International Rugby League

Autumn Nations Series Recap: France, Ireland Fly High; All Blacks Struggle

Autumn Nations Series Recap: France, Ireland Fly High; All Blacks Struggle

France and Ireland come out of the Autumn Nations Series with their heads held high, while Australia and New Zealand are down in the dumps.

Nov 23, 2021 by Briar Napier
Autumn Nations Series Recap: France, Ireland Fly High; All Blacks Struggle

It’s not often a nation commands as much attention as New Zealand does on the world rugby stage.

That includes when it loses.

Sure enough, the All Blacks were seeing red after a flat end to the year, losing successive matches in the Autumn Nations Series to Ireland and France as reigning world champions South Africa strengthened its grip atop the current world rankings.

As New Zealand loses sight of the Springboks, a cavalcade of opponents are eyeing them down from below. That includes the two teams it lost to this fall and a surging England, who looks primed and ready to vie once again for its first No. 1 ranking since 2019. 

With that being said, what’s all that we learned from this year’s Autumn Nations Series?

All Blacks Bounced Twice

Without question the most shocking result of the Autumn Nations Series was Ireland’s 29-20 victory over New Zealand on Nov. 13 in Dublin. For about a week, that is.

France one-upped the Irish by beating the All Blacks on home turf for the first time since 2000, winning 40-25 at the Stade de France for Les Bleus largest victory over New Zealand in their history. Leading 24-6 at half, the All Blacks fought back to 27-25 but a stunning French display of 13 unanswered points in the match’s final 17 minutes completed a historic night and gave New Zealand back-to-back defeats for just the second time in a decade. 

Couple that with New Zealand’s third loss to Ireland in five matches—after previously being unbeaten against the Irish for 111 years—and the pressure is mounting on All Blacks boss Ian Foster as the team has lost at least three matches in a calendar year for the first time since 2009. Even though the attack is elite as New Zealand became the first nation in Test rugby history to score 100 tries in a season against France, a leaky defense and slow starts to matches have been its recent downfall.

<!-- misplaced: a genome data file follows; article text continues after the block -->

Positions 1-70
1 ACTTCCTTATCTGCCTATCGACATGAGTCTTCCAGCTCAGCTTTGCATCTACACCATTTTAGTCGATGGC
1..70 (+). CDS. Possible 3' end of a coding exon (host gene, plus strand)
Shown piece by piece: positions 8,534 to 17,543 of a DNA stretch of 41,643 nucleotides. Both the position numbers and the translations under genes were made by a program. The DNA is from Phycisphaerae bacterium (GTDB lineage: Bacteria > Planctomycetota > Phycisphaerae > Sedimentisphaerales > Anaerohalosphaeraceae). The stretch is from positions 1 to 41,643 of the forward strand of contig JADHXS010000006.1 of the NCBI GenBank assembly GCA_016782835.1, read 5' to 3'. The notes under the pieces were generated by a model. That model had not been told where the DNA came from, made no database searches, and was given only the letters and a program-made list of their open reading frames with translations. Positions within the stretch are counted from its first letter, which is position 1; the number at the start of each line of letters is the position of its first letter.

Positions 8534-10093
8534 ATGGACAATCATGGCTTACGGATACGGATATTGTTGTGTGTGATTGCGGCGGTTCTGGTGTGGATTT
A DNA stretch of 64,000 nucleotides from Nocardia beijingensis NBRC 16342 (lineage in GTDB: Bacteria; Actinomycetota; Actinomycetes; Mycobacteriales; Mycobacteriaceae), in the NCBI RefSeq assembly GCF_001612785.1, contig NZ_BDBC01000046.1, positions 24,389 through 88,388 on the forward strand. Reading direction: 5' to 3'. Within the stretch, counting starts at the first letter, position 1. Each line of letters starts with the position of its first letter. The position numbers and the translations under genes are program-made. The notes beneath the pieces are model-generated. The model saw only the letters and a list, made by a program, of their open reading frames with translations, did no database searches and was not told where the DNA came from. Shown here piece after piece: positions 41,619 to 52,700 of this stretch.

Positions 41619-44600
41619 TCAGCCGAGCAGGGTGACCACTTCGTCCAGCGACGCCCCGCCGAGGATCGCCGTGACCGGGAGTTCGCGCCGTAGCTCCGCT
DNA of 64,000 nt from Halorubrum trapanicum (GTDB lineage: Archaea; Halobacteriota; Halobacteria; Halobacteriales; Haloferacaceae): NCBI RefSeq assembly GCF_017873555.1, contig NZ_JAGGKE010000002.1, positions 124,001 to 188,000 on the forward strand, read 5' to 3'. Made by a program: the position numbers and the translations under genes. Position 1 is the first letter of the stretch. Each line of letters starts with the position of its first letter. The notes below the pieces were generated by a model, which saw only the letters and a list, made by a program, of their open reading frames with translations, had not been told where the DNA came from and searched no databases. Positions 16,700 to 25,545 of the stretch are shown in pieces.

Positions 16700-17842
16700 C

The All Blacks’ decade of dominance in the 2010s, when they won two Rugby World Cups and a world-best 116 matches, have never seemed so far away as now.

England Completes Revenge Tour

Australia and South Africa have been directly involved in knocking England out of the last two Rugby World Cups, so when the two appeared on England’s Autumn Nations Series schedule this fall, it offered coach Eddie Jones’ crew a shot at sweet vengeance.

Vengeance achieved. After easily dismantling Tonga in its Series opener, England cleaned house in a 32-15 win over the Wallabies before beating the reigning world champion Springboks 27-26 in a thrilling rematch of the 2019 World Cup final. Fly-half Marcus Smith’s last-gasp penalty in the final minute sealed the win to give the English some solace for South Africa’s 32-12 win two years ago in Japan and a perfect run of its end-of-year Test internationals.

A bonus: England now hasn’t lost to Australia in eight matches dating back to the 2015 World Cup pool stage, in which the Wallabies’ 33-13 win played a role in England missing out on the quarterfinals on home soil. It couldn’t have been a better end to the Test season for Jones, a native Aussie, whose side will have a run of momentum headed into the Six Nations in February, a title it’ll attempt to reclaim after two years as Wales was victorious in the last iteration.

What’s Happened To The Wallabies?

Speaking of Australia, it couldn’t have been a worse end to the year for coach Dave Rennie’s team as successive defeats to Scotland, England and Wales marked seven match losses in 2021—the most the Wallabies have suffered since 2018—and its first winless European tour in 45 years.

The Wales defeat in particular was Australia’s third straight, and between that, eight straight losses to England and three successive defeats to New Zealand, the Wallabies have gotten into bonafide slumps over stretches of the past couple of years. It’s reflected in the world rankings, too, as Australia has dropped from third to sixth over the course of the Autumn Nations Series as England, Ireland and France leapfrogged with boosts from some great performances.

To make matters worse, Rennie will likely be sanctioned by World Rugby after slamming officiating following the Wales loss, in which Australia played a man down for most of the match but carried a lead into the 82nd minute before a late Wales penalty. It’s perhaps a fitting end to what’s been a tumultuous two years in charge for Rennie, who had just one win in six Tests in 2020 followed by the Wallabies’ underwhelming 7-7 record this year.

There’s two years until the World Cup to try and right the ship and play consistent winning rugby, like when Australia went on a five-match winning run that included two wins over South Africa earlier this Test season. But the two-time world champions won’t like to be down the order among rugby’s elite for long.